OXFORD’S pioneering Internet Institute is celebrating its 10th birthday.

And very few would today question the value of its work as a centre in assessing the dramatic impact that the internet has had in changing the way people work, shop, bank, socialise, find information, stage protests and find life partners.

But when Bill Dutton, Oxford University’s first Professor of Internet Studies, first arrived here from Southern California, not everyone saw it as an area worthy of serious academic study.

“Many people viewed it as a fad that would pass in a couple of years, like Citizens’ Band radio. They did not see it as something to take all that seriously,” he said.

As Prof Dutton prepares to stand down as director of the OII he can point to the fact that the internet now reaches 73 per cent of the population.

Other university’s chose to study the internet within other departments such as media studies, law faculties, computing or socials studies.

But Oxford saw the bigger picture, recognising that there is hardly any aspect of modern life that the internet doesn’t touch in a new technological age of fast- changing trends.

Under Prof Dutton’s leadership, the OII won more than £5m in research grants and has produced surveys and studies into various aspects of internet use such as Facebook, gambling and collective action.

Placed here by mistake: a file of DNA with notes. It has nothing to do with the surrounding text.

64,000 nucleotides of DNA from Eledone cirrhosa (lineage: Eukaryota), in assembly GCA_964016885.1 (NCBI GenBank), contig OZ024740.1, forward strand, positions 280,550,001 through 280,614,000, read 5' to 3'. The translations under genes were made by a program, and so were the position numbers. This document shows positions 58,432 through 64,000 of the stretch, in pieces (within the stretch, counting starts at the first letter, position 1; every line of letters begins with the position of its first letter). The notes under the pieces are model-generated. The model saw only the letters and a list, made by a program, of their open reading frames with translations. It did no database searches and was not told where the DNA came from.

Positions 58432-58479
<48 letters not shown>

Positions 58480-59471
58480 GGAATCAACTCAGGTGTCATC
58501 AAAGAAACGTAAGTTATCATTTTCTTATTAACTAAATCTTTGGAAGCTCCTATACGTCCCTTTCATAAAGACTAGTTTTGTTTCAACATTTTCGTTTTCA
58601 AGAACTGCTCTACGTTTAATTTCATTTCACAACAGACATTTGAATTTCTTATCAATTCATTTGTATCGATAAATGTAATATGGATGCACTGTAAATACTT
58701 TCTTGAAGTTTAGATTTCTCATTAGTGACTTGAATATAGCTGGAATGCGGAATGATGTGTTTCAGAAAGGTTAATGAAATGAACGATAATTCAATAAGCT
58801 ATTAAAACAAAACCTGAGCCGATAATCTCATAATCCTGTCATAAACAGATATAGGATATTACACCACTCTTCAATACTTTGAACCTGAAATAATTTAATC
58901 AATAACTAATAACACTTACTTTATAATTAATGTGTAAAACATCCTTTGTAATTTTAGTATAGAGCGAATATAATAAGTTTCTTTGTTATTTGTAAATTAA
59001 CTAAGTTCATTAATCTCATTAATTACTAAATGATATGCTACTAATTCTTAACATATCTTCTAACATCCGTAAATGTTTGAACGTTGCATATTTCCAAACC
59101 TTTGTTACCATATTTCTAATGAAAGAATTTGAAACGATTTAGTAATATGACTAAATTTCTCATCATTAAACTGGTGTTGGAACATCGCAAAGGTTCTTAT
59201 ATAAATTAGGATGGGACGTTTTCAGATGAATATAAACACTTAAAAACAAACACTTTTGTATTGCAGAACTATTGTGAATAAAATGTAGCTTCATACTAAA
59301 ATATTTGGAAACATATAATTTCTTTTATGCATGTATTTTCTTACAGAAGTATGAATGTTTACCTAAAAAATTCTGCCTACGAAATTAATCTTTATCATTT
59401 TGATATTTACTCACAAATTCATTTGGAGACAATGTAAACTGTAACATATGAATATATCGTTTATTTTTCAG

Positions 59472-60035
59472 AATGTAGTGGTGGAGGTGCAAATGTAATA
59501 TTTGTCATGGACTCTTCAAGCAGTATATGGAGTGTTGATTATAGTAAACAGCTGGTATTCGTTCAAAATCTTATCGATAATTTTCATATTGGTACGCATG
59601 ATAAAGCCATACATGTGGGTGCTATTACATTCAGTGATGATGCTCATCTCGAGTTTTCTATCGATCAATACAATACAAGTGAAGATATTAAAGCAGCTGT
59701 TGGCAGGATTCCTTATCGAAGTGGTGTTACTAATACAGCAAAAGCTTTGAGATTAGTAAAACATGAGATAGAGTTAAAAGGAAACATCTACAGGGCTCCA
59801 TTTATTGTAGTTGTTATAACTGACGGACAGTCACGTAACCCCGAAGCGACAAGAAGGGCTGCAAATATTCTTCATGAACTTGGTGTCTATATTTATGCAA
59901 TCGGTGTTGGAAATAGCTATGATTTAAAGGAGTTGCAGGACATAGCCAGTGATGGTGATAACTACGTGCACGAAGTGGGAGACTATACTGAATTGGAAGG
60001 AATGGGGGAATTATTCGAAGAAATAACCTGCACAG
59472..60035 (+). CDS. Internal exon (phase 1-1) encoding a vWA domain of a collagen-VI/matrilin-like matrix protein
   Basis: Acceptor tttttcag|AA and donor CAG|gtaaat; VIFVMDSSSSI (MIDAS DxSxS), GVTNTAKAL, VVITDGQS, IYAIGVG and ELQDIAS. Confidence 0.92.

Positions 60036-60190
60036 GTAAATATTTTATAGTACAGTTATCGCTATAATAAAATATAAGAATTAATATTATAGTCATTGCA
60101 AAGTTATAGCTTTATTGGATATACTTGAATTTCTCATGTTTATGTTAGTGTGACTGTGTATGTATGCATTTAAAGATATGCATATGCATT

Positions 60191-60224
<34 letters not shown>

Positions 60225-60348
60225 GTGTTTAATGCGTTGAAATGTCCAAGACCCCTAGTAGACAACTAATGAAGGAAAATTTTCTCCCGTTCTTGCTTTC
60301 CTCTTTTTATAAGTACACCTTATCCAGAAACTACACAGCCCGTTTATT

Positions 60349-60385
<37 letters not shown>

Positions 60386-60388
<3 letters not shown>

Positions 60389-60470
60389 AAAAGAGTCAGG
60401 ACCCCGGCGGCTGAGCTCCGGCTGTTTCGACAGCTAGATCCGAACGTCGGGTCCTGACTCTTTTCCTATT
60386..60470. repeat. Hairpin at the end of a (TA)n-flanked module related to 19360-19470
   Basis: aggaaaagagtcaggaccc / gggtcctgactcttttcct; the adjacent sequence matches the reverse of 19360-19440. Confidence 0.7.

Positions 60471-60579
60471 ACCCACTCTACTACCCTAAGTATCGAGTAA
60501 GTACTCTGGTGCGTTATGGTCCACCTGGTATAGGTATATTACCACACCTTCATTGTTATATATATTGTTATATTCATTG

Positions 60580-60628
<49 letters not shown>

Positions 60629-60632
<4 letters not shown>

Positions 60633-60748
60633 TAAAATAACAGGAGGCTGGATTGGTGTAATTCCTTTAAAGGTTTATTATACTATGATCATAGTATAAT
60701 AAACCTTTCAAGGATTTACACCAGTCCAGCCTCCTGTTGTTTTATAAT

“The internet has exceeded what anybody could have imagined. In every day life, it is reconfiguring how we do things,” said Prof Dutton. “ It is not just changing how we know what we know, but what we know and even who we know.“ Social networking and on-line dating has proved a rich area for study. It was found that in Germany almost one in three couples with internet access,who met since 2000, met online.

The great majority are over 40, with one or two marriages behind them. Younger people, it seems, still prefer to rely on real life social networks.

But he said the risks of dating online – as with gambling and internet addiction – are greatly exaggerated.

Prof Helen Margetts has taken over as OII director, and Prof Dutton plans to write a book.

He argues the internet is the medium to empower networked individuals to hold the Government, Press and other institutions to account. He cited the campaign to save Oxfordshire’s libraries from closure as an example of how the internet allowed groups spread across the county to join forces and forge a highly effective “Save Our Libraries” movement.